Pastor Barb looking out over an unknown body of water (Atlantic Ocean from Rehoboth Beach Boardwalk?) on an unknown date (last year, maybe?)
I confess that I am–I know this is surprising to you–still white. Okay, I confess that, having created me, you knew this long before I did.
I confess that I spent years emphasizing my experience as a woman, a recipient of discrimination and dismissal. I confess I was 40 before I got it that I am white. I confess most of my categories land me in the privileged category. Born in the US. White. CIS.* Home-owner. Car-owner. Native English speaker. Product of a two-parent family. Middle class. Educated. Healthy.
I confess these privileged characteristics maks me part of the system–and a recipient–of goodies and grace. I confess these privileged characteristics make me part of the system that dishes out discrimination and dismissal to people who are not these things. I confess that, more than 20 years later, I still don’t know how to divest myself from that system.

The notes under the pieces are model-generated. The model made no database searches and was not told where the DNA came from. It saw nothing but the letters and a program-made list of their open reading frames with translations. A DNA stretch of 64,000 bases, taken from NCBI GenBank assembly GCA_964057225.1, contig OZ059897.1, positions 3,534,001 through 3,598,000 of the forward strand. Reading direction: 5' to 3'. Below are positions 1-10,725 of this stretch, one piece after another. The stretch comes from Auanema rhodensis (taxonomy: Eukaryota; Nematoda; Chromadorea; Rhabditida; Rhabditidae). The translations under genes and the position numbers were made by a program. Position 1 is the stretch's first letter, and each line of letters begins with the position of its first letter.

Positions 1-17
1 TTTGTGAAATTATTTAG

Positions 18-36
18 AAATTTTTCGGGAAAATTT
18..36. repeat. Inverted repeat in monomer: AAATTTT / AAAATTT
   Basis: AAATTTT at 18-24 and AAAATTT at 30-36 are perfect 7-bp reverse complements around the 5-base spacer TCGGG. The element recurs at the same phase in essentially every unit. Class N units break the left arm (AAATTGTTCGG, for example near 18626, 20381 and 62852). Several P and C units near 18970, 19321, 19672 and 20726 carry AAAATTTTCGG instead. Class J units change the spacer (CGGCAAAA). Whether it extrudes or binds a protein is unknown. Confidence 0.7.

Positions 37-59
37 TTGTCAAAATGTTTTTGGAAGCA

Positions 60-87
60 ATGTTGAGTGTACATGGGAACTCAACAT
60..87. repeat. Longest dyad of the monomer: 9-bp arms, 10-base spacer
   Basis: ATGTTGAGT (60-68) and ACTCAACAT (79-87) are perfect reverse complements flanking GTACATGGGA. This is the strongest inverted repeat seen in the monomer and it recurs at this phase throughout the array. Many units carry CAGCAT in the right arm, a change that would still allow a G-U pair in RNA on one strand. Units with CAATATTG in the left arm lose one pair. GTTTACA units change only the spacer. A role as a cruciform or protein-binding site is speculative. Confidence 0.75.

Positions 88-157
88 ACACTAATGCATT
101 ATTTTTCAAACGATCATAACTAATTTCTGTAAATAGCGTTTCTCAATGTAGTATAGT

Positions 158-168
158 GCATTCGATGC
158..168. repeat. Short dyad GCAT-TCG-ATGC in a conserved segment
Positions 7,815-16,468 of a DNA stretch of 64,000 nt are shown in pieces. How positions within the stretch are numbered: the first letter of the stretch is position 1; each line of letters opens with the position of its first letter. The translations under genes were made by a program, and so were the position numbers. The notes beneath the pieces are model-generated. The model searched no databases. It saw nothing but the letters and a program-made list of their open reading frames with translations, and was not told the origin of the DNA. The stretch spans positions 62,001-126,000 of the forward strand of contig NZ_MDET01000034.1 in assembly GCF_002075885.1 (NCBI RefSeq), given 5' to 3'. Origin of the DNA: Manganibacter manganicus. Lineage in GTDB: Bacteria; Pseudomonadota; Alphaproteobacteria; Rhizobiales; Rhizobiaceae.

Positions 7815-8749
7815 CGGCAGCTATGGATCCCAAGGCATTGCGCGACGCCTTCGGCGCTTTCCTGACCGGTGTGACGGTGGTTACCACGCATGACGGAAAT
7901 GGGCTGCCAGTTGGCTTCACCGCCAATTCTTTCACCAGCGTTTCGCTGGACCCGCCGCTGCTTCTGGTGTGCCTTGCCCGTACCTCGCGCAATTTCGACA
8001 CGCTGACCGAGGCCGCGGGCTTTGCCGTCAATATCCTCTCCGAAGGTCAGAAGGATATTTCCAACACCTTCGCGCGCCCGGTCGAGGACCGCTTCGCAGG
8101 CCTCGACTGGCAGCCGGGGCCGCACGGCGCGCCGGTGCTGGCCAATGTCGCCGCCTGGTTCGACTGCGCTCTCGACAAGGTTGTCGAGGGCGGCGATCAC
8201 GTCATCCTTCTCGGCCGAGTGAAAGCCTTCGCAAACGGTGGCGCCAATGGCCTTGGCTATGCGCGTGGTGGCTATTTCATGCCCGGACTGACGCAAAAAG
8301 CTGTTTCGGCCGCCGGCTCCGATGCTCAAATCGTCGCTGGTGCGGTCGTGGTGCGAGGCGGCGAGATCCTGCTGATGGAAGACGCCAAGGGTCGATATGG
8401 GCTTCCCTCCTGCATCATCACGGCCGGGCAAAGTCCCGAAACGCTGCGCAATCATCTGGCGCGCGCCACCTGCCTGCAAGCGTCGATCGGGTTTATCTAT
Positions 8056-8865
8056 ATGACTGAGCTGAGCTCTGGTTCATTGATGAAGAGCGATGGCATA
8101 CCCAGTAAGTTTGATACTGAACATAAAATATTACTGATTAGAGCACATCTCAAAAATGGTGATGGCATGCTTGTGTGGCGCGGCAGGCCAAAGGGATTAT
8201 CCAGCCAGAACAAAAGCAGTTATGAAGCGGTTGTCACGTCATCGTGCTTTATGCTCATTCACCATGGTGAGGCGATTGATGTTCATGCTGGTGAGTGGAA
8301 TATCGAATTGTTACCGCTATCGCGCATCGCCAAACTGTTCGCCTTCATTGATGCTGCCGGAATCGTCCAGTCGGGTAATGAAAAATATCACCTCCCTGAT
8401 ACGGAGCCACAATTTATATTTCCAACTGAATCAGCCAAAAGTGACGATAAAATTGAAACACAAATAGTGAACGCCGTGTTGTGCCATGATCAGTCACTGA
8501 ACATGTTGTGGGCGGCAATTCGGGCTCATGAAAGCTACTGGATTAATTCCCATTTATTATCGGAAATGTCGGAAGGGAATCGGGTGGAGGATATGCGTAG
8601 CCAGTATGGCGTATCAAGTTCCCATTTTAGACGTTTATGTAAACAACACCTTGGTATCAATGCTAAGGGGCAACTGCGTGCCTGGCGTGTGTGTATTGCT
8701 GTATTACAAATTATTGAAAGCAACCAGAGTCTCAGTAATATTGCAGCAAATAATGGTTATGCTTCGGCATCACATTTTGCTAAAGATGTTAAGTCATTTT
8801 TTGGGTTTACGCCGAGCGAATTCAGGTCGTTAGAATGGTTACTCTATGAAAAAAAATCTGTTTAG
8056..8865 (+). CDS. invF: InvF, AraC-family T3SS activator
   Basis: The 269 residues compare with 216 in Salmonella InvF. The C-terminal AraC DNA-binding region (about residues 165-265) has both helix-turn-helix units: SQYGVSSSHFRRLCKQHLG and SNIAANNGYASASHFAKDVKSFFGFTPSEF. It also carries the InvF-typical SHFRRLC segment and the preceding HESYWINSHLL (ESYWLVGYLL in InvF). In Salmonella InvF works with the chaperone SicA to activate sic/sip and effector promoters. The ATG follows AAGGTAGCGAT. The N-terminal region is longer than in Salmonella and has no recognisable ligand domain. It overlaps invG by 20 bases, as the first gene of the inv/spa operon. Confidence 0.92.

As we acknowledge Juneteenth in and outside the church, I confess that delayed declarations of freedom don’t make people free. As I read the work of my Korean-born post-colonial, post-feminist Bible scholar friend, I confess that declaring I/we are not racist doesn’t make us, much less our society, anti-racist. As I read the manifesto of the entirely BIPOC** committee constructing the worship for the Presbyterian Church (USA) General Assembly, I confess that having representatives of diversity participate in white worship doesn’t mean we are really hearing from, much less listening to, them.
I confess my corner of the church tends to be made of people like me. I confess that I don’t have enough conversation partners who are different from me. I confess that expanding my Facebook friends list has not cured this issue. I confess that my energy and focus for this work is not consistent. I confess that I must better seek your guidance and direction.
I confess I need your mercy and grace. Help me–help us all–O God. Amen.